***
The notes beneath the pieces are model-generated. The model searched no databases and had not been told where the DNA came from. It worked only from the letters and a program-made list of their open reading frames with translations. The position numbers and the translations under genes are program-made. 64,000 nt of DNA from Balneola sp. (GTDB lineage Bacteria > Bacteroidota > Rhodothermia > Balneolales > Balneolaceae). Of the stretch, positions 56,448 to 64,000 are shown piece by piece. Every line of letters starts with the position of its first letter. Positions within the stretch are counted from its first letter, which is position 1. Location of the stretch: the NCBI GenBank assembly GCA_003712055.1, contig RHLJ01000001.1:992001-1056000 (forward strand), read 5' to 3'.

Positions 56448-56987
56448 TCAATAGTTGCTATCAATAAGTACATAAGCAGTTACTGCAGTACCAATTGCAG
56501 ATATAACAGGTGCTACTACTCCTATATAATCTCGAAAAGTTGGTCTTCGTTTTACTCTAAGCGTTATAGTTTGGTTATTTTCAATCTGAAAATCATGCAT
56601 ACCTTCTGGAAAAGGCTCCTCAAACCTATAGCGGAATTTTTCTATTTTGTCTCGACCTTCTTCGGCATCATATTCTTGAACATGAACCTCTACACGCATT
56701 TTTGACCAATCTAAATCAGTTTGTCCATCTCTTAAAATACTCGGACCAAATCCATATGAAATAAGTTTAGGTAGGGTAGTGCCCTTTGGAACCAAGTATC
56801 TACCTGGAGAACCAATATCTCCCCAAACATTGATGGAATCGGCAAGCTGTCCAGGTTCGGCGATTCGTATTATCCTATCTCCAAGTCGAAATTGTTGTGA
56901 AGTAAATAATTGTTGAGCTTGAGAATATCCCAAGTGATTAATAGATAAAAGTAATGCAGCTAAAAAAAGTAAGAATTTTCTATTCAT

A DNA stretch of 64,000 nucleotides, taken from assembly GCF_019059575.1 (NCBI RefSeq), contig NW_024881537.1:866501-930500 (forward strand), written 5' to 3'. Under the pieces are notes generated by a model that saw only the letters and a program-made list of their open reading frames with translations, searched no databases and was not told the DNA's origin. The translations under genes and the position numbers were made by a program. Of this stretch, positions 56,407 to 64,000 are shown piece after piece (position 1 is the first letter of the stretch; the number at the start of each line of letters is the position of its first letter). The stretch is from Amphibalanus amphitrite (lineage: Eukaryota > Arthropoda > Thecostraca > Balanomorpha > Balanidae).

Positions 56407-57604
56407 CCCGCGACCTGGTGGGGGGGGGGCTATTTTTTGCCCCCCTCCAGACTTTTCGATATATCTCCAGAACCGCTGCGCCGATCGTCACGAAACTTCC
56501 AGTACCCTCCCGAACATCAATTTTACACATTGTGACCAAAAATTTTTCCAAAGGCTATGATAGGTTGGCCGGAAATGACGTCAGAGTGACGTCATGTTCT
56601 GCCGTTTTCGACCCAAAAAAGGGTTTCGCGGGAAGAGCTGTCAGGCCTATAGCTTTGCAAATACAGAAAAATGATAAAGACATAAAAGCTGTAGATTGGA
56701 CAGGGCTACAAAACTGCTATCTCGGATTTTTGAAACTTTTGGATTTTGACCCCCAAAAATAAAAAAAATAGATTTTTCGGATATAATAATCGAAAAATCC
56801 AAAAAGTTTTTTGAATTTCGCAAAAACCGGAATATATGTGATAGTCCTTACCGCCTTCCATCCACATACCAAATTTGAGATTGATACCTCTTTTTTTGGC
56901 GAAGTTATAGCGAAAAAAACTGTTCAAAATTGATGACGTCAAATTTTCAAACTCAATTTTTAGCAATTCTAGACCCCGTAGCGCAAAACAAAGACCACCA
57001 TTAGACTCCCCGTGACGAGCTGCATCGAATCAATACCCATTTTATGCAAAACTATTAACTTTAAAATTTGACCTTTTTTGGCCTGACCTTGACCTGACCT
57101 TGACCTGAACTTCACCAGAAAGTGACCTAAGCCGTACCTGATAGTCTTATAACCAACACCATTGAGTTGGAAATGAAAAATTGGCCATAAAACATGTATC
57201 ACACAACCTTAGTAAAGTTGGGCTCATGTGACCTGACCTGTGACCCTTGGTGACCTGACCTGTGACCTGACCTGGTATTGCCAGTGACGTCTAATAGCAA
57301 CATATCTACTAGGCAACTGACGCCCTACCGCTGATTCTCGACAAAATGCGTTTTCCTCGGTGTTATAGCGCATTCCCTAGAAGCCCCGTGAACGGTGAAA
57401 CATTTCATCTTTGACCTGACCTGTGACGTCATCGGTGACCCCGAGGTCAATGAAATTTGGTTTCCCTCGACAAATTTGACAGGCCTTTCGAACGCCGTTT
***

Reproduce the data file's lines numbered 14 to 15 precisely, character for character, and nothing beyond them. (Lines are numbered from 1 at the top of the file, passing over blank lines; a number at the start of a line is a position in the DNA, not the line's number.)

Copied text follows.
56701 CAGGGCTACAAAACTGCTATCTCGGATTTTTGAAACTTTTGGATTTTGACCCCCAAAAATAAAAAAAATAGATTTTTCGGATATAATAATCGAAAAATCC
56801 AAAAAGTTTTTTGAATTTCGCAAAAACCGGAATATATGTGATAGTCCTTACCGCCTTCCATCCACATACCAAATTTGAGATTGATACCTCTTTTTTTGGC